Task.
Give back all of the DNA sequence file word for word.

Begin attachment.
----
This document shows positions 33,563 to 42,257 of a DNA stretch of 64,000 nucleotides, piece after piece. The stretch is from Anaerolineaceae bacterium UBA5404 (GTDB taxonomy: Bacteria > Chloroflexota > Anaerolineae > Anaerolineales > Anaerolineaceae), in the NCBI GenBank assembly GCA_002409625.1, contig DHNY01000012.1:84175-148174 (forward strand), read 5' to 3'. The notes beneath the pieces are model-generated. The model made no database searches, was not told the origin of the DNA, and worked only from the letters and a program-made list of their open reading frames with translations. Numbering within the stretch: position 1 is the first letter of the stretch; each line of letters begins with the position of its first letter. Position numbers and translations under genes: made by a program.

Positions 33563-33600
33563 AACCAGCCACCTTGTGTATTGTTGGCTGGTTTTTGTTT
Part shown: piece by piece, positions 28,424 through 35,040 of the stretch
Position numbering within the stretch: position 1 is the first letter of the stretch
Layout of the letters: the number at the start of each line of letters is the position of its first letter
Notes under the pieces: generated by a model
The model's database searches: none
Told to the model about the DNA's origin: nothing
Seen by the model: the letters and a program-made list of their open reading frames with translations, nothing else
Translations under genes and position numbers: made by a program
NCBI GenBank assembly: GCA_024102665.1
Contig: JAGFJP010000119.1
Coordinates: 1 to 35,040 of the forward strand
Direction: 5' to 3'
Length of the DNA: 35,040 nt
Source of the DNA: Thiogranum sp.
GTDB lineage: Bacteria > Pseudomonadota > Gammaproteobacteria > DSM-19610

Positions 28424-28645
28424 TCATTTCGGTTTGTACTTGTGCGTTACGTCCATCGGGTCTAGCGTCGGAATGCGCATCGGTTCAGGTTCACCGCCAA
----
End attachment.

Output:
This document shows positions 33,563 to 42,257 of a DNA stretch of 64,000 nucleotides, piece after piece. The stretch is from Anaerolineaceae bacterium UBA5404 (GTDB taxonomy: Bacteria > Chloroflexota > Anaerolineae > Anaerolineales > Anaerolineaceae), in the NCBI GenBank assembly GCA_002409625.1, contig DHNY01000012.1:84175-148174 (forward strand), read 5' to 3'. The notes beneath the pieces are model-generated. The model made no database searches, was not told the origin of the DNA, and worked only from the letters and a program-made list of their open reading frames with translations. Numbering within the stretch: position 1 is the first letter of the stretch; each line of letters begins with the position of its first letter. Position numbers and translations under genes: made by a program.

Positions 33563-33600
33563 AACCAGCCACCTTGTGTATTGTTGGCTGGTTTTTGTTT
Part shown: piece by piece, positions 28,424 through 35,040 of the stretch
Position numbering within the stretch: position 1 is the first letter of the stretch
Layout of the letters: the number at the start of each line of letters is the position of its first letter
Notes under the pieces: generated by a model
The model's database searches: none
Told to the model about the DNA's origin: nothing
Seen by the model: the letters and a program-made list of their open reading frames with translations, nothing else
Translations under genes and position numbers: made by a program
NCBI GenBank assembly: GCA_024102665.1
Contig: JAGFJP010000119.1
Coordinates: 1 to 35,040 of the forward strand
Direction: 5' to 3'
Length of the DNA: 35,040 nt
Source of the DNA: Thiogranum sp.
GTDB lineage: Bacteria > Pseudomonadota > Gammaproteobacteria > DSM-19610

Positions 28424-28645
28424 TCATTTCGGTTTGTACTTGTGCGTTACGTCCATCGGGTCTAGCGTCGGAATGCGCATCGGTTCAGGTTCACCGCCAA